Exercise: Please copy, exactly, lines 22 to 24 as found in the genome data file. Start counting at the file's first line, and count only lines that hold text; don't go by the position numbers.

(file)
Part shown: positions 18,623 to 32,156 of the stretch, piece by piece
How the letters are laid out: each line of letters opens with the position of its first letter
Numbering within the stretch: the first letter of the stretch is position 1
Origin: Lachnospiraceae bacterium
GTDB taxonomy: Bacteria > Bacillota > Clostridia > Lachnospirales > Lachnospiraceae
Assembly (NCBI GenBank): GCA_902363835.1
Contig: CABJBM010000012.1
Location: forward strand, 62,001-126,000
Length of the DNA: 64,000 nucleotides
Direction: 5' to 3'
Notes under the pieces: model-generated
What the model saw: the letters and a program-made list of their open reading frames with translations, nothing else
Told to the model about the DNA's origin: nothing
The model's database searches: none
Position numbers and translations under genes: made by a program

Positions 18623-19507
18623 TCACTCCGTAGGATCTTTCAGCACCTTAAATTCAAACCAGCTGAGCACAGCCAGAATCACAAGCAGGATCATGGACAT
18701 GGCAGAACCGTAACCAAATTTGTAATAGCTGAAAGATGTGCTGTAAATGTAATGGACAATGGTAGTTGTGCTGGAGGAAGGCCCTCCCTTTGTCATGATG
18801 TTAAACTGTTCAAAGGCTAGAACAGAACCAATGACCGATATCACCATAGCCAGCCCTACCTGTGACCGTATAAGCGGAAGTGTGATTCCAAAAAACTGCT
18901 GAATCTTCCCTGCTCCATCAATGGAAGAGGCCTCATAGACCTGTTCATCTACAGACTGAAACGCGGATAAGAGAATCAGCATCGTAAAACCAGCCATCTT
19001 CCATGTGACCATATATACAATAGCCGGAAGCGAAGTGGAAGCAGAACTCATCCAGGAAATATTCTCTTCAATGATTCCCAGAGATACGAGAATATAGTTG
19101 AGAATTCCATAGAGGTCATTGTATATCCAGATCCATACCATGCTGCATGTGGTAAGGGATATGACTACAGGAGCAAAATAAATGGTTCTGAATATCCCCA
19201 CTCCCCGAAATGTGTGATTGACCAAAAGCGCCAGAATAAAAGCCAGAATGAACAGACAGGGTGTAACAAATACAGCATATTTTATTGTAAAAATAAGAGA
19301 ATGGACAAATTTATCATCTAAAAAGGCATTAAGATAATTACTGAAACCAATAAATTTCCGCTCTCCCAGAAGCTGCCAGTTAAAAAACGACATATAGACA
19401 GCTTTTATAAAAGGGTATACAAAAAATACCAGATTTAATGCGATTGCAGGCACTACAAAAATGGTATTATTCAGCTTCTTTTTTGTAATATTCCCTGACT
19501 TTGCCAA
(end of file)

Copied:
19101 AGAATTCCATAGAGGTCATTGTATATCCAGATCCATACCATGCTGCATGTGGTAAGGGATATGACTACAGGAGCAAAATAAATGGTTCTGAATATCCCCA
19201 CTCCCCGAAATGTGTGATTGACCAAAAGCGCCAGAATAAAAGCCAGAATGAACAGACAGGGTGTAACAAATACAGCATATTTTATTGTAAAAATAAGAGA
19301 ATGGACAAATTTATCATCTAAAAAGGCATTAAGATAATTACTGAAACCAATAAATTTCCGCTCTCCCAGAAGCTGCCAGTTAAAAAACGACATATAGACA